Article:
Saturday, November 26, 2005

Small Talk

Just in time for those holiday parties, I have a poll on small talk. What do you find the most engaging topic of conversation at a party or other social function? The poll is off to the right on this page.

If I did not put your favorite topic on there, add an entry to the comments section of the poll.

Saturday, November 19, 2005

Do we have a purpose?

So, whether you eat or drink, or whatever you do, do all to the glory of God.
1 Corinthians 10:31 (ESV)

For from him and through him and to him are all things. To him be glory forever. Amen.
Romans 11:36 (ESV)

Question 1 from the Westminster Shorter Catechism.

Q: What is the chief end of man?

A: Man's chief end is to glorify God and to enjoy him for ever.


This beginning point focuses on man's purpose. Without some transcendent purpose, we get the sense that this earth is just mechanics. We are but a machine. When the machine wears out, we dispose of it. The clergy who wrote the Westminster Shorter Catechism understood that to begin our theological journey we need to understand that purpose and meaning are central to message of scripture and central to man's needs.

While the question of what man's purpose is man central to the question, the proof text from Romans 11 is really much broader than the issue of man. Man is a part of all creation, and all creation is for the glory of God.

As a frame highlights the picture, we are to bring glory to our creator and king.

Each of us has a unique contribution to the mosaic of mankind. Our unique gifts, unique family, our unique historic period, and unique contributions are all a part of that glorifying God. We are a part of a much larger work of art. We fit in to that picture even when we don't sense. But we do want to sense it. How do we do that?

1.Look at God through his Word and prayer.
2.Understand the context into which God has placed you. This includes the time in history in which you and I live, and the location where you are and the web of relationships which you have to include family and friends.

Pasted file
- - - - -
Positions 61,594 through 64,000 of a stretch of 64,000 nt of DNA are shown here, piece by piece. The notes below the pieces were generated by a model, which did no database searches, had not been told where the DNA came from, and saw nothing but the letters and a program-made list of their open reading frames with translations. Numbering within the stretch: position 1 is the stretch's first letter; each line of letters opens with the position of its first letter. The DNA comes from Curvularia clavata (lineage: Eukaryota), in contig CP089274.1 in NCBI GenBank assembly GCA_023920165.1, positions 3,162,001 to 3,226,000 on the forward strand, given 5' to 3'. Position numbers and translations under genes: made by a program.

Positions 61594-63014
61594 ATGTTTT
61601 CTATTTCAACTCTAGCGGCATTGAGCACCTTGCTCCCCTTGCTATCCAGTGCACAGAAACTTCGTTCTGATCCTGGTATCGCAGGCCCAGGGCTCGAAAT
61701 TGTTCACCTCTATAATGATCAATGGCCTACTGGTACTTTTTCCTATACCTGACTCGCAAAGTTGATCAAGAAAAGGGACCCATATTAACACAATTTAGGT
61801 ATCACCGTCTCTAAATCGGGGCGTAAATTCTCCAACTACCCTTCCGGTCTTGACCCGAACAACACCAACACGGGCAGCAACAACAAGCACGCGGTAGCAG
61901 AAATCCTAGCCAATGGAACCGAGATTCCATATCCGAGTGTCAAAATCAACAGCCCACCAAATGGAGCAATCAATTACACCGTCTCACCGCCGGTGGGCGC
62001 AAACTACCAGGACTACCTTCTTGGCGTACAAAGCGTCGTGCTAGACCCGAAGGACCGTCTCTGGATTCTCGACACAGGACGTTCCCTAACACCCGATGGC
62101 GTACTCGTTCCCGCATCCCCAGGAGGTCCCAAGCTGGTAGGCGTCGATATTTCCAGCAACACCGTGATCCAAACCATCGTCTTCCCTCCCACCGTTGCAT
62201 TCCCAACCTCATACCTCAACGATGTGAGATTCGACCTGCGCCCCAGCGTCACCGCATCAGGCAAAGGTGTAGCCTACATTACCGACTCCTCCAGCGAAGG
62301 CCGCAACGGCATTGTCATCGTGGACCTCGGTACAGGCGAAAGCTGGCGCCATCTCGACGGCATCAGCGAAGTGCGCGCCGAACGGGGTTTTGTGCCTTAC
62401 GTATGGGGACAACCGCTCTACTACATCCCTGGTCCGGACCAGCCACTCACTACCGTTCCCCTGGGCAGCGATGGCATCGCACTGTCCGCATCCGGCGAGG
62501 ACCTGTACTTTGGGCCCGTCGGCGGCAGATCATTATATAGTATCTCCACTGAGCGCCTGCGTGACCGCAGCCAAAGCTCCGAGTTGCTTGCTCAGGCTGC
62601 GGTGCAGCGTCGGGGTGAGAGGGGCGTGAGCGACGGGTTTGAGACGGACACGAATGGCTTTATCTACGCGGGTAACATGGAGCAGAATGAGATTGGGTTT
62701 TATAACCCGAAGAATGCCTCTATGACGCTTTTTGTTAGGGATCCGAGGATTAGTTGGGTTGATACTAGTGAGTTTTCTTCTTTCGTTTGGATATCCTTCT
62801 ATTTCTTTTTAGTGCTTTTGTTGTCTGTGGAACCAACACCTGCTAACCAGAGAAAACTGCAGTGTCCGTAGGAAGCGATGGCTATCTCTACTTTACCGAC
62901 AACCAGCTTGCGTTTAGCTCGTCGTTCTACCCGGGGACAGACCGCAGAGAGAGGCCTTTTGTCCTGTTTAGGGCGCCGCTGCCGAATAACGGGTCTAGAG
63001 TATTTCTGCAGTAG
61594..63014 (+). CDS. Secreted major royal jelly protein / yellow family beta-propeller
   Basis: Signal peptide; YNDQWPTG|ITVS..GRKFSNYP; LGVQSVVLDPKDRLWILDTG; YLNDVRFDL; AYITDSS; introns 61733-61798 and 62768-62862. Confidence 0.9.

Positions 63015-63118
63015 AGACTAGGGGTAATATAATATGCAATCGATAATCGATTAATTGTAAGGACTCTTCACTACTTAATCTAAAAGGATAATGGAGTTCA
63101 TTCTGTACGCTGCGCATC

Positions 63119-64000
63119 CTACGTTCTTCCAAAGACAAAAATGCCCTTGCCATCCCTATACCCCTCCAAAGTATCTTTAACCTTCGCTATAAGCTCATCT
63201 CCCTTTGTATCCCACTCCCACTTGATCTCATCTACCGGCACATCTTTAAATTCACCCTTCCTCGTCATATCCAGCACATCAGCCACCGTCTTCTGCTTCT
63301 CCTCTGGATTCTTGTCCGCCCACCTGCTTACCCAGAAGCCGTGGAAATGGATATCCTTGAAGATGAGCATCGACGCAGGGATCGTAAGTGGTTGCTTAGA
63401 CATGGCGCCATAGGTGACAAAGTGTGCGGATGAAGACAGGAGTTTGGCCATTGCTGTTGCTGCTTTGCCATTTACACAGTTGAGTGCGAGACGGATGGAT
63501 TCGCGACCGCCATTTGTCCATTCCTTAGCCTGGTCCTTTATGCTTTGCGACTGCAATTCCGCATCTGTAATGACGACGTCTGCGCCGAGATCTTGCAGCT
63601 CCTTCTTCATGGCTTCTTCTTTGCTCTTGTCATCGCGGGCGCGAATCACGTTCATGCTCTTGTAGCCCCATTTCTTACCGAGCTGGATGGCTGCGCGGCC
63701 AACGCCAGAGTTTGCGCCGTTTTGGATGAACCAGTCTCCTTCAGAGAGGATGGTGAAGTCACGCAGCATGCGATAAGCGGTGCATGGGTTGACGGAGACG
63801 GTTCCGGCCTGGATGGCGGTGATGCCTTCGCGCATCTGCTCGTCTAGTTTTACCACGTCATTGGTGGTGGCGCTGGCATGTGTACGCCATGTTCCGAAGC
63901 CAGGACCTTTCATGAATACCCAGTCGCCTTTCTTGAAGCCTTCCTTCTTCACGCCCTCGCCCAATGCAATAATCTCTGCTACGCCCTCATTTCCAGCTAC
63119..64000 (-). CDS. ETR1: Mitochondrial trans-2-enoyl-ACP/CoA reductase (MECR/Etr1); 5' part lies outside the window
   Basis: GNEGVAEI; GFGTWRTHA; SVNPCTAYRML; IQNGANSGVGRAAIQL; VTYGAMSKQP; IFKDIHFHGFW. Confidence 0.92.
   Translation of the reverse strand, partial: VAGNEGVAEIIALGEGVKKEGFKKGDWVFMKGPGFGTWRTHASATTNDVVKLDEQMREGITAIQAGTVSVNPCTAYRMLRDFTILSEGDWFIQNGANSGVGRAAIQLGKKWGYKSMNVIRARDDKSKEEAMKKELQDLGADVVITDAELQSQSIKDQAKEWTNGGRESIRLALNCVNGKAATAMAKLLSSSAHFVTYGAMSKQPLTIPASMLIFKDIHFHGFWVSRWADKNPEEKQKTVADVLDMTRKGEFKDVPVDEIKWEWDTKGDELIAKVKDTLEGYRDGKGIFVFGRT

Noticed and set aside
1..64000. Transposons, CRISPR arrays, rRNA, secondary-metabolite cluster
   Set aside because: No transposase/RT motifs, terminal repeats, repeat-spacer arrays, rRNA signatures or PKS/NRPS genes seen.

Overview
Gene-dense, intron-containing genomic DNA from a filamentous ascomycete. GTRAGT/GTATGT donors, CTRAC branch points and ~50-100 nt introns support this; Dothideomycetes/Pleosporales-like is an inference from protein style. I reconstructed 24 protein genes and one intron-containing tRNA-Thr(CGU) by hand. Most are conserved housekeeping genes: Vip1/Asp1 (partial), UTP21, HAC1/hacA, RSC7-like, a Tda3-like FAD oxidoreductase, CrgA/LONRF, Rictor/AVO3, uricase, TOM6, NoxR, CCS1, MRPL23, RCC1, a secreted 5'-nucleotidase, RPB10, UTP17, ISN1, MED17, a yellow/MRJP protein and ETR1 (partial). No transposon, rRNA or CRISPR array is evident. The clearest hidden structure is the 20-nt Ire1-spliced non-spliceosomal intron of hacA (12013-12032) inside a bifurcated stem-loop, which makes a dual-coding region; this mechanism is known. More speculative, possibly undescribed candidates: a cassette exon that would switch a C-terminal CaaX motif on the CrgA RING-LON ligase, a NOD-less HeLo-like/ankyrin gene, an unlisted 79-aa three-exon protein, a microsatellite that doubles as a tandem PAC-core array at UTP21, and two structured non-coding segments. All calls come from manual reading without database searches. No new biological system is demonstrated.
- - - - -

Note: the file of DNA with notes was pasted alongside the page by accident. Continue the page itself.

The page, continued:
3.Understand yourself, who you are.
4.Use your gifts to praise God.

Friday, November 18, 2005

Wired News: Negroponte: Laptop for Every Kid

If they can make this $100 laptop for those who are overseas, how about marketing it in the United States. Where is the website to put your advanced order? I think we could buy one for each child in our home, that would be five. Oh, wait, some are over 18, do they count? Anyway, I think this is a great idea and Christian releif agencies should get involved in making purchases where funds are not available otherwise.



Wired News: Negroponte: Laptop for Every Kid: "WN: One could argue that it's better to give them something that has more mainstream commercial appeal.

Negroponte: Now be careful there. Fifty percent of the servers on this planet are using either Linux or some kind of Unix derivative.... So 20 percent of the world's servers are already using what I would call perfectly mainstream software. And there are open-source approaches to it that are working just fine. It's not mainstream on the desktop, I'll admit, but we'll make it mainstream on the desktop. We'll push that over the edge."

Monday, November 14, 2005

JOLLYBLOGGER: Book Review - Revolution by George Barna

I enjoy reading Barna and others who "do the numbers" on Christianity. But I have to say this is an excellent review of Barna's book. I have not read the book, but still I recommend reading the Jollyblogger's review. The discussion goes beyond the one book and interacts with a broader section of Christianity just the pollsters.




JOLLYBLOGGER: Book Review - Revolution by George Barna: "Let me begin this review of George Barna's book Revolution with a few apologies. The first is that this post is so absurdly long that it hardly deserves to be called a blog post. If anyone makes it to the end of this post they deserve a medal. It is just that this book touched on a lot of issues for me, so this post is my personal way of working through a number of things. "

Friday, November 11, 2005

When Is It Time To Get Into A Theological Controversy??

Controversies - A dispute, especially a public one, between sides holding opposing views.